2.4.1 Achieve and value a reasonable level of health-related (healthy lifestyle) fitness.
Example: Run one mile without stopping in progressively shorter time durations.
2.4.2 Describe what can happen to the bodies of people who do not exercise and who eat too much.
Example: Explain reasons why some people have more body fat than others.
2.4.3 Understand the components (parts) of health-related (healthy lifestyle) fitness.
Example: Describe the components of health-related fitness as being strong hearts, strong muscles, lean bodies, and good range of motion.
2.4.4 Distinguish between high, medium, and low intensity activities for all components of fitness.
Example: Identify walking as a low intensity activity, jogging as a medium intensity activity, and sprinting as a high intensity activity for cardiovascular (heart and lung) health.
Demonstrate responsible personal and social behavior in physical activity settings.
Students continue to learn and apply acceptable behavior which demonstrate an understanding of rules and directions, safety practices, and working cooperatively with others.
2.5.1 Demonstrate an understanding of rules, regulations, and safety practices.
Example: Students accept role of official in a game of low organization (few rules and low level skills) and verbalizes the rules of the game to the participants.
2.5.2 Work cooperatively with other students; Exhibit individual, partner, small, and large group socialization skills regardless of personal differences.
Example: Engage easily in low organization (few rules and low level skills) games requiring cooperative play.
2.5.3 Follow teacher directives when first directed.
Example: Respond to teachers directives, signals, and suggestions.
Demonstrate understanding and respect for differences among people in physical activity settings.
As students approach the end of the second grade they are practicing etiquette on a daily basis in a variety of school settings. They observe etiquette in physical activities and are able to apply understanding and respect for individual differences when acting in a team environment.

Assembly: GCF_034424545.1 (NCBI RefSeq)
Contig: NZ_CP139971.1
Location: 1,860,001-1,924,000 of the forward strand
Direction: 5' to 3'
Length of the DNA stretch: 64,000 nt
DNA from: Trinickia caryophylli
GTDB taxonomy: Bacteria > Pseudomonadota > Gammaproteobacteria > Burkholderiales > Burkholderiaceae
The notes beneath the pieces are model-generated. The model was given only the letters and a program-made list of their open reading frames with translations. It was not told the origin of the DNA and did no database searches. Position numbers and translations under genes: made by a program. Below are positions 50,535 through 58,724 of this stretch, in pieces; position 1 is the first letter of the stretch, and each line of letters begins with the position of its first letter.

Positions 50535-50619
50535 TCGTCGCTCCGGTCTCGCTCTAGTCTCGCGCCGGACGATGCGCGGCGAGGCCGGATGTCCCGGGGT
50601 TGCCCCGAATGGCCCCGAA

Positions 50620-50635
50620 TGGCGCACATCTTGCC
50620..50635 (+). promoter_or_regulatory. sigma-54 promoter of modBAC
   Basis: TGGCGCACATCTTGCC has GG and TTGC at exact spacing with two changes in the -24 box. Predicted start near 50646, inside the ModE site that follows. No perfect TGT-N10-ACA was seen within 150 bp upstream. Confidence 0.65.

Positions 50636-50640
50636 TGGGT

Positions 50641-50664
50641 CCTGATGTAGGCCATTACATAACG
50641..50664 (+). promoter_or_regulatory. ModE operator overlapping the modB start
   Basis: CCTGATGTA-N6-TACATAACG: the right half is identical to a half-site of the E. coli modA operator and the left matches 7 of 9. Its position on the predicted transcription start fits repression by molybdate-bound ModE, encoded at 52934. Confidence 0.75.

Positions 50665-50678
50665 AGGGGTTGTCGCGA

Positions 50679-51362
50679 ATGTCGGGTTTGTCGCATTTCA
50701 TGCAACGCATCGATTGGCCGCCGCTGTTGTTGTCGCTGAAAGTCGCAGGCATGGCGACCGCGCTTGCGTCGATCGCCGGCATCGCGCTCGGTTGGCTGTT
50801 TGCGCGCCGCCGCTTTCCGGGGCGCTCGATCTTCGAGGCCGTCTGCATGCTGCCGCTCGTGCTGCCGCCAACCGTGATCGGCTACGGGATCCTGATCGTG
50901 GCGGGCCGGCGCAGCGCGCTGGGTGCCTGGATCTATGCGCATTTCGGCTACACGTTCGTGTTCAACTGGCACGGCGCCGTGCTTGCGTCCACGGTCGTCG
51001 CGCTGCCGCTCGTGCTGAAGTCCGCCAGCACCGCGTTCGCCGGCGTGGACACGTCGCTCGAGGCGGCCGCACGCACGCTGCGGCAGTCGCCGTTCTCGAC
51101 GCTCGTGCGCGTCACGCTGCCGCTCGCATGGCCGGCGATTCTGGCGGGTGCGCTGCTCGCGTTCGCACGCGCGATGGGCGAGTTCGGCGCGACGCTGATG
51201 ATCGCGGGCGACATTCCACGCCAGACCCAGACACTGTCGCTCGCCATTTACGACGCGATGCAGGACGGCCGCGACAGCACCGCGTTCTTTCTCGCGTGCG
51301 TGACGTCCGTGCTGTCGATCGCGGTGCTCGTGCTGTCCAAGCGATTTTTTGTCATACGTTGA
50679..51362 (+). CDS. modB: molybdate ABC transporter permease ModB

2.6.1 Demonstrate etiquette and concern toward others.
Example: Encourage a lesser skilled player to attempt a skill a second or third time after an unsuccessful attempt.
2.6.2 Enjoy participation in physical activities with a variety of partners.
Example: Demonstrate independent and cooperative participation.
2.6.3 Demonstrate respect for others who are different from themselves.
Example: Display consideration of others without regard to personal differences.
2.6.4 Display cooperation with others when resolving conflicts.
Example: Demonstrate positive sportsmanship, encourage playmates, and do not dispute officials calls.
Understands that physical activity provides the opportunity for enjoyment, challenge, self expression, and social interaction.
Children exhibit positive feelings through the challenge of new activities and participation in old favorites. Students express their joy of participation in physical activities freely and with exuberance. Students will explore variations to learned activities so as to make them new and more stimulating.
2.7.1 Express feelings about participation in physical activity.
Example: Accept the feelings resulting from challenges, successes, and failures in physical activity.
2.7.2 Accept the challenge of participation in new activities.
Example: Attempt new activities willingly.
2.7.3 Engage in and enjoy independent and interactive (with others) physical activity.
Example: Choose to practice a new skill alone first and later with a partner.